Since the Blake Fix, 245 misdemeanor drug possession cases have been filed, according to Clark County District Court.

GET HELP

If you are struggling with substance use, call Columbia River Mental Health Services at 360-993-3000 to start a treatment plan or visit NorthStar Clinic from 7 a.m. to noon Mondays through Fridays at 7105 N.E. 40th St., Vancouver.

People who need housing and shelter assistance should call Council for the Homeless’ Housing Hotline at 360-695-9677, which operates 9 a.m. to 8 p.m. on weekdays and 11 a.m. to 5 p.m. on holidays and weekends.

If someone is overdosing on opioid drugs, administer naloxone and call 911. It may take several rounds of naloxone, such as Narcan, to stop an overdose from fentanyl.

If you or someone you know is struggling or in crisis, help is available. Call or text the suicide prevention hotline at 988 or chat at 988lifeline.org

While on the city’s Homeless Assistance and Resource Team, however, officers have not cited anyone for possession, said Vancouver Police Department spokesperson Kim Kapp said in an email. They focus on connecting homeless people with help, although they might issue citations for lower level offenses to get people into Community Court.

Clark County’s Community Court connects people with offenses relating to homelessness — such as unlawful camping or urinating in public — with services, including housing or addiction treatment.

The push and pull between legal consequences and drug treatment has captivated attention in the Vancouver-Portland area since both Washington and Oregon recriminalized drug possession. A criminal record could affect someone’s ability to receive housing or employment. But people may not seek treatment on their own.

The debate has sparked frustration from both sides.

Spinelli said “tough love” doesn’t motivate people who already feel disappointed with themselves and the system.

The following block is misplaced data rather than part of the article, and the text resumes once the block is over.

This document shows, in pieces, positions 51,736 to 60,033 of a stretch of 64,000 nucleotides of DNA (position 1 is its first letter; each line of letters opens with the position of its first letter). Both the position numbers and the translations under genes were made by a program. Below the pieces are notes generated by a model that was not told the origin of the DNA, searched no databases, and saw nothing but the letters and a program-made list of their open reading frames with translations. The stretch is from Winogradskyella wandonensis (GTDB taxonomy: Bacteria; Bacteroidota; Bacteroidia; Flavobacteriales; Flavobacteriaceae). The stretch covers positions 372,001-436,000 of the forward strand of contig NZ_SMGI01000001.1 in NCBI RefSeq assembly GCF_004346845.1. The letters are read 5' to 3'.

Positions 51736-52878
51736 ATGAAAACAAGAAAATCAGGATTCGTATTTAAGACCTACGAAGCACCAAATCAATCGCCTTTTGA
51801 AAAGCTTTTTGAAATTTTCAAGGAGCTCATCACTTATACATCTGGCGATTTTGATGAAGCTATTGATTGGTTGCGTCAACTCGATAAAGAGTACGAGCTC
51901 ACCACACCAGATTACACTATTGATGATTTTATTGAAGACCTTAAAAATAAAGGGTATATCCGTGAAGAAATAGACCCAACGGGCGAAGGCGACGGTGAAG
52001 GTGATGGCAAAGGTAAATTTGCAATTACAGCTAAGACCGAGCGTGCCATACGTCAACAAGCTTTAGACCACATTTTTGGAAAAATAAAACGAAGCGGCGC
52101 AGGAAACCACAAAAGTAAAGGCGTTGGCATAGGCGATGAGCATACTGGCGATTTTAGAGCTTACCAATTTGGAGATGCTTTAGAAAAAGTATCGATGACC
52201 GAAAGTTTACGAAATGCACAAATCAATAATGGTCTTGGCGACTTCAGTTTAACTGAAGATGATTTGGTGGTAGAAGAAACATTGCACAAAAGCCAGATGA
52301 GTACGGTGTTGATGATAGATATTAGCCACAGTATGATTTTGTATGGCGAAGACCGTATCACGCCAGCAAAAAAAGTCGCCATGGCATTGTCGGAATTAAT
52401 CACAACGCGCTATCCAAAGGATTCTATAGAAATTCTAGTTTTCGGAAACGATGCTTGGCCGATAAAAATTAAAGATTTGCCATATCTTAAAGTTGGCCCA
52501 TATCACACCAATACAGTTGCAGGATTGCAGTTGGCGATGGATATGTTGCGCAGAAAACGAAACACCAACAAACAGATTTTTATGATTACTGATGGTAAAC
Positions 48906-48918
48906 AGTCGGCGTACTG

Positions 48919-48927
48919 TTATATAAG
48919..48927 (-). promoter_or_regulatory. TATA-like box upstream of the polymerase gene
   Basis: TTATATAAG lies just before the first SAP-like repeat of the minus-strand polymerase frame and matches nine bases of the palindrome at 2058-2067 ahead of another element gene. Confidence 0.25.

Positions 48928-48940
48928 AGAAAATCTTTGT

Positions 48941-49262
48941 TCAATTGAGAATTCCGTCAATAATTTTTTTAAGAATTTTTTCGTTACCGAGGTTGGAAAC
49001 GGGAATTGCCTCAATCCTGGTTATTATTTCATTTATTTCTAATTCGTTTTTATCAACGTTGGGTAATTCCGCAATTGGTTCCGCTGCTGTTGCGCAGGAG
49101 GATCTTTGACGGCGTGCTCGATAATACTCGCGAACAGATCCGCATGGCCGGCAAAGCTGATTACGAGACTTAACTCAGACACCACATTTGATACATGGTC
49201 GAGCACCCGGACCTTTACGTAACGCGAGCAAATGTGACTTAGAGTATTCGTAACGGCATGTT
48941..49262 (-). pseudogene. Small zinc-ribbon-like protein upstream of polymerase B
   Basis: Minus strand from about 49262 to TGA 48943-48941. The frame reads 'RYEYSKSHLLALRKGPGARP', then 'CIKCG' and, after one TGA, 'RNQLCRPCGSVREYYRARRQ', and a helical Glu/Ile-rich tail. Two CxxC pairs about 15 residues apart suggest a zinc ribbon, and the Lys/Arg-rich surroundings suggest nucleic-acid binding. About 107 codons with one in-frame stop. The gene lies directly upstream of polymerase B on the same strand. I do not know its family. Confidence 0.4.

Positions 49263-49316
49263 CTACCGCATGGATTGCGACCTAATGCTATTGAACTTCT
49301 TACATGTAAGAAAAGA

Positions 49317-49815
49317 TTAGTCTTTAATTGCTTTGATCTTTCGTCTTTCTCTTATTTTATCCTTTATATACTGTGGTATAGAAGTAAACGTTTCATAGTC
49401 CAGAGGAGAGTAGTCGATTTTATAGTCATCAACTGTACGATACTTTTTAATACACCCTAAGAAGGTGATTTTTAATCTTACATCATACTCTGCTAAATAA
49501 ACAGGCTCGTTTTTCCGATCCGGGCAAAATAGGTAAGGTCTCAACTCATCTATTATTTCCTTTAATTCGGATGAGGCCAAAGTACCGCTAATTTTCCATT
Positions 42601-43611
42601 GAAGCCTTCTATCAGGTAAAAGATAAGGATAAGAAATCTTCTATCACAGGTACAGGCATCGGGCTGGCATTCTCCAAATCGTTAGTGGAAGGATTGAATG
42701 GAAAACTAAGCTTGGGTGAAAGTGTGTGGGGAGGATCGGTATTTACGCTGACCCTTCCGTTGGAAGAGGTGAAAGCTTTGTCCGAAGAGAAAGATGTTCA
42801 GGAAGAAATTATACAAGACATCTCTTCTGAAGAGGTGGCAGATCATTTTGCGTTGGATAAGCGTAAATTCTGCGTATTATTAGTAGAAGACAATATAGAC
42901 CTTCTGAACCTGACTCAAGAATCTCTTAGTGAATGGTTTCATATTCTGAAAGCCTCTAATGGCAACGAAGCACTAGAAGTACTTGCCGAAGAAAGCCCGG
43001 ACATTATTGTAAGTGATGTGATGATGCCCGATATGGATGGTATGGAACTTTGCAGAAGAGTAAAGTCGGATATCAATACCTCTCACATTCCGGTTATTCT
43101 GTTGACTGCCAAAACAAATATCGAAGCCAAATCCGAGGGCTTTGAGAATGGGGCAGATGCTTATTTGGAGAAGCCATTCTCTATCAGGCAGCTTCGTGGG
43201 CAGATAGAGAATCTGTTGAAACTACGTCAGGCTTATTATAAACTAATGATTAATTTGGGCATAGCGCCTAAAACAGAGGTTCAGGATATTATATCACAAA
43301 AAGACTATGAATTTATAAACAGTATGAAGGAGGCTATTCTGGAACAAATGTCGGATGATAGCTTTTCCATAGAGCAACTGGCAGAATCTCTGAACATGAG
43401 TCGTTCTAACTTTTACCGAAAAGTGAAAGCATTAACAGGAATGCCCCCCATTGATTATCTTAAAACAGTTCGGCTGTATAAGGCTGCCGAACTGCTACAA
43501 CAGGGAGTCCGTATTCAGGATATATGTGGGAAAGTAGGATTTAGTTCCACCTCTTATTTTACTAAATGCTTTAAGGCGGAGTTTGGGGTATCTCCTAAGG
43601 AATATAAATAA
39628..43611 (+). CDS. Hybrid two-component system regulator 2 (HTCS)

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Even before the rise of fentanyl in Clark County, it was already challenging to go from homeless to housed, Spinelli said. People often walk across the city for appointments just to miss them or have their phone’s battery die while on hold with the housing hotline.

“It becomes like, ‘What’s the point? There is no point. I can’t seem to get past these hurdles. It is not possible. I might as well just do this (drug), because at least then I’m not sick,’” Spinelli said.

It’s easy to feel hopeless about the fentanyl epidemic, but Spinelli said witnessing people getting into treatment and housing after years of homelessness keeps her going. Although these small successes can often get lost within the daunting statistics illustrating the fentanyl crisis, they show it is possible to recover — both as individuals and a community.

She encourages others not to lose hope, either.

“If it can happen for that person,” she said, “then it can also happen for the next.”

Community Funded Journalism logo

This story was made possible by Community Funded Journalism, a project from The Columbian and the Local Media Foundation. Top donors include the Ed and Dollie Lynch Fund, Patricia, David and Jacob Nierenberg, Connie and Lee Kearney, Steve and Jan Oliva, The Cowlitz Tribal Foundation and the Mason E. Nolan Charitable Fund. The Columbian controls all content. For more information, visit columbian.com/cfj.